So there were many hundreds of troops scrambled together by the air force to clean up what must have been a very large debris site with a lot of plutonium-laced material.

Absolutely.

It took 62 days from the time we started until the time that we had the last of 5,400 barrels filled with contaminated material, sealed and quality-controlled, and ready to go to the beach to go to the navy for dock transport to the United States. 

And during all that time, you and the others were exposed to this plutonium. Were you given protective gear? What kind of clothing or supplies were you given to protect yourselves from the plutonium?

We went there with minimal respiratory protection. That which we had, which was the old gas masks, was totally inappropriate for the work that we had to do.

So people ended up using doctors' surgical masks. Well, they have a purpose in a laboratory or in a hospital but not for what we expected. So there was no adequate protection.

We were military sent to do a job. We had to do that job, just like men were going to the battle had to do their job. 

At what point did you find out that you personally had had an exposure that might be affecting your health?

I retired [from the] U.S. air force [in] '81.

In '82 I started noticing a blood disorder. So then I submitted a claim to the Veterans Association, in '82 and '84. They denied it. They denied it because there were "no records available." And that's a quote.

I decided, I'm going to fight this sucker. So I've tried to get my medical records. I wasn't after anybody else's, except mine. And under the Freedom of Information Act, I should be able to get that. But they said, these records do not exist. And that's when I told them, "I know they're there, and I'm going to find them."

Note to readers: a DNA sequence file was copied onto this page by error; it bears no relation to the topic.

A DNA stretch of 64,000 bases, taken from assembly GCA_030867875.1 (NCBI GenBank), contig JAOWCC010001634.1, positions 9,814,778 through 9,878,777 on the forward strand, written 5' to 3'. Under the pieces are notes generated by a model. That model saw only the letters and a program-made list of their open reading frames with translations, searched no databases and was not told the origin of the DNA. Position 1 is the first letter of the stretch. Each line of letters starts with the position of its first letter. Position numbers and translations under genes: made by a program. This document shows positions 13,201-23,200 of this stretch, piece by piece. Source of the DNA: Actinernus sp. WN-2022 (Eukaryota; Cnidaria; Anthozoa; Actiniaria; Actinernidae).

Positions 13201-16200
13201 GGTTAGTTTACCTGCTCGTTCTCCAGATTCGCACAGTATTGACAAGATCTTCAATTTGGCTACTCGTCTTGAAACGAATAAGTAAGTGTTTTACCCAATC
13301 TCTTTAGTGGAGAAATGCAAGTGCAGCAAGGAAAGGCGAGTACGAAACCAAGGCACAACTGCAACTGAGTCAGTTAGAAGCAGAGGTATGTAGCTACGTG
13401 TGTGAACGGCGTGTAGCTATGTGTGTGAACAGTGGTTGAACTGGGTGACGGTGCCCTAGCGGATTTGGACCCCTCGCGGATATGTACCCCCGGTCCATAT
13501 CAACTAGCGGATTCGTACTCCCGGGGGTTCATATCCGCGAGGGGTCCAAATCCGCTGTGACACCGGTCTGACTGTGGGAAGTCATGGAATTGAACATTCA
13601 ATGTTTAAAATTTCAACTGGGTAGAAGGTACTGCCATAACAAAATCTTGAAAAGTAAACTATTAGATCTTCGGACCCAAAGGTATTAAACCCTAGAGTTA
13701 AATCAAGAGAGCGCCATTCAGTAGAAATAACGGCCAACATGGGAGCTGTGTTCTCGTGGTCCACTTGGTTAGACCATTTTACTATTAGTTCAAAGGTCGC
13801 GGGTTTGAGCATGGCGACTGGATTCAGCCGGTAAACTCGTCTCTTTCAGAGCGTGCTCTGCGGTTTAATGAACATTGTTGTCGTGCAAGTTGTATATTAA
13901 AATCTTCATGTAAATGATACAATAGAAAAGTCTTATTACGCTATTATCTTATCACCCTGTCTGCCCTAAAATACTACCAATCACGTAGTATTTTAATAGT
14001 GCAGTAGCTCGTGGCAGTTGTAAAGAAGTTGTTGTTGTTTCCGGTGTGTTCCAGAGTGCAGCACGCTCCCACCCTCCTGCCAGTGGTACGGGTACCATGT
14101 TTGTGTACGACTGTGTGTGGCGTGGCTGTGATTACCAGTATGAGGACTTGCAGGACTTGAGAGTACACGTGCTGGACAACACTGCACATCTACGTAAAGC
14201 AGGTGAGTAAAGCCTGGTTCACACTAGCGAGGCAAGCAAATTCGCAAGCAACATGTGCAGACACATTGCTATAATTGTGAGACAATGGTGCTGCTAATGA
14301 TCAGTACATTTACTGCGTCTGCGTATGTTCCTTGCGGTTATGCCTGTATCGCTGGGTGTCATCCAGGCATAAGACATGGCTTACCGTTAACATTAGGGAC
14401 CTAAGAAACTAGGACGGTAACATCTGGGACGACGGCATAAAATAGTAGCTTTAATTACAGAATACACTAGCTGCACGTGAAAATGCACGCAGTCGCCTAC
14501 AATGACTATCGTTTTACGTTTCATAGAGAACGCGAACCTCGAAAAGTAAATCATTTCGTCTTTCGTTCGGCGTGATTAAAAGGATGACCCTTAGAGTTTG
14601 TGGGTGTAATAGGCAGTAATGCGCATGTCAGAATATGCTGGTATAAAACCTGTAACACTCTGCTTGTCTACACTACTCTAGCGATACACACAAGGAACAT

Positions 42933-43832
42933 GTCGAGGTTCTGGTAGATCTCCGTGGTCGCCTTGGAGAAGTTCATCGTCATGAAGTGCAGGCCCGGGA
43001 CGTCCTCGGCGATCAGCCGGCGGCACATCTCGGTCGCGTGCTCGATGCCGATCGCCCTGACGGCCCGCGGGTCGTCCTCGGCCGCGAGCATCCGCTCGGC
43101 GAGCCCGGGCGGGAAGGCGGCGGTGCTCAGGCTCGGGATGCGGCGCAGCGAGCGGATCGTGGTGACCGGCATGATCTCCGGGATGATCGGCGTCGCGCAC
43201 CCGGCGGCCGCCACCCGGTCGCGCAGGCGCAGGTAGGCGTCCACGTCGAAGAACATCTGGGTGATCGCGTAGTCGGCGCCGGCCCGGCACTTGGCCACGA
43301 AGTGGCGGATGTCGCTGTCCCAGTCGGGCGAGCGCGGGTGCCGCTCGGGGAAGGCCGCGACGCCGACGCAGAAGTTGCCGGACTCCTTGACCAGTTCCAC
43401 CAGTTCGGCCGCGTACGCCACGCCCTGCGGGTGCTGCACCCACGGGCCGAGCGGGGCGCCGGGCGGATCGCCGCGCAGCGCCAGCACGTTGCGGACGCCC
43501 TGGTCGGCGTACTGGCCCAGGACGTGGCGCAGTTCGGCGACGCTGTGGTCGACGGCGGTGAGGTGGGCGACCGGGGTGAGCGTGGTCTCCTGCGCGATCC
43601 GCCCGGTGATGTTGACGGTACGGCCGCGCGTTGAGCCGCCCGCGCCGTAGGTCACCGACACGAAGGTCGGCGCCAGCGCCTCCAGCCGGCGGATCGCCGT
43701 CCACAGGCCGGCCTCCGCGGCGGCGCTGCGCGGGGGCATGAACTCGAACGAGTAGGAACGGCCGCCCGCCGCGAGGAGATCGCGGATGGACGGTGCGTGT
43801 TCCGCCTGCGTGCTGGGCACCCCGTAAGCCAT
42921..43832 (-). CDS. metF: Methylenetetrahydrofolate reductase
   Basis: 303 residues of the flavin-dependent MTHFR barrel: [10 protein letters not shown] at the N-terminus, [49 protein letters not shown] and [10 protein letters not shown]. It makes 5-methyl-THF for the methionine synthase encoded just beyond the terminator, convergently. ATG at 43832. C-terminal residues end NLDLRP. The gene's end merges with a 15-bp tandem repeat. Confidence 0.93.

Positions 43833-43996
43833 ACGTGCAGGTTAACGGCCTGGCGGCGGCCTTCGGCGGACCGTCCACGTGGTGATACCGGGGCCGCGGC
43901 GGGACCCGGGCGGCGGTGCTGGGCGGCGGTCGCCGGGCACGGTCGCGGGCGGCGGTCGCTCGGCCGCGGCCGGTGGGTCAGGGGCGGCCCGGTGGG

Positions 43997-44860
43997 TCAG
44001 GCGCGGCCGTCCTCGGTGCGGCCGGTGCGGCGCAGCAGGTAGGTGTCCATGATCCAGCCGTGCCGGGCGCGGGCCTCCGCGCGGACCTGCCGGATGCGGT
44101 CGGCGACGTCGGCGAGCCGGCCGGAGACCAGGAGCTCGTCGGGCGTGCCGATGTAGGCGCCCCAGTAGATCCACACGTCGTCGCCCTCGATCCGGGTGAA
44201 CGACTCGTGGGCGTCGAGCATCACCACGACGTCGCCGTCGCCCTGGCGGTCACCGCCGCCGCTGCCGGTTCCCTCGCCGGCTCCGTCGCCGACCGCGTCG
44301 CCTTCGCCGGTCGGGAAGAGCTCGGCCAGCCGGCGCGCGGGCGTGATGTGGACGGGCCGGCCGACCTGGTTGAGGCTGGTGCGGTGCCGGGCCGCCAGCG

When I finally got my records, I found that I had submitted six specimens. First one was after about two weeks or so after I was there. I had 25 per cent of ... the life permissible dose, in 24 hours. 

And then you found out you weren't alone — that there were others.

There were others. When I got my records, the air force also provided me 25 others, I guess by clerical accident, or something. 

I immediately contacted them and informed them that their records were available. 

A U.S. military diver guides an Alvin mini-submarine into the water near Palomares after a B-52 bomber crashed with a tanker plane during aerial refuelling in 1966. (AP Photo/National Archive Record Administration, Washington D.C. File)

So how many people do you know that have already succumbed to cancers and illnesses that you believe were related to that work?

My two closest comrades, who were senior to me, were nearest that weapon all the time. Both of those died within the first 10 years after they left. Subsequently, just in '95, I contacted these 25. I got some communications back from them and I've since gotten letters and telephone calls from three widows of comrades.

I'm now speaking to widows, rather than my friends. 

It's terrible news that you're getting. But at the same time, you can advance this class-action suit. This has now been approved. So at this point, do you feel [that] at least you might be able to help those who have survived? You might be able to get them justice? 

Absolutely ma'am, through folks like you ... and others that are willing to put this information out before enough people. 

The military, the air force, needs to get involved.


Written by Chloe Shantz-Hilkes and John McGill. Interview produced by Chloe Shantz-Hilkes. Q&A has been edited for length and clarity.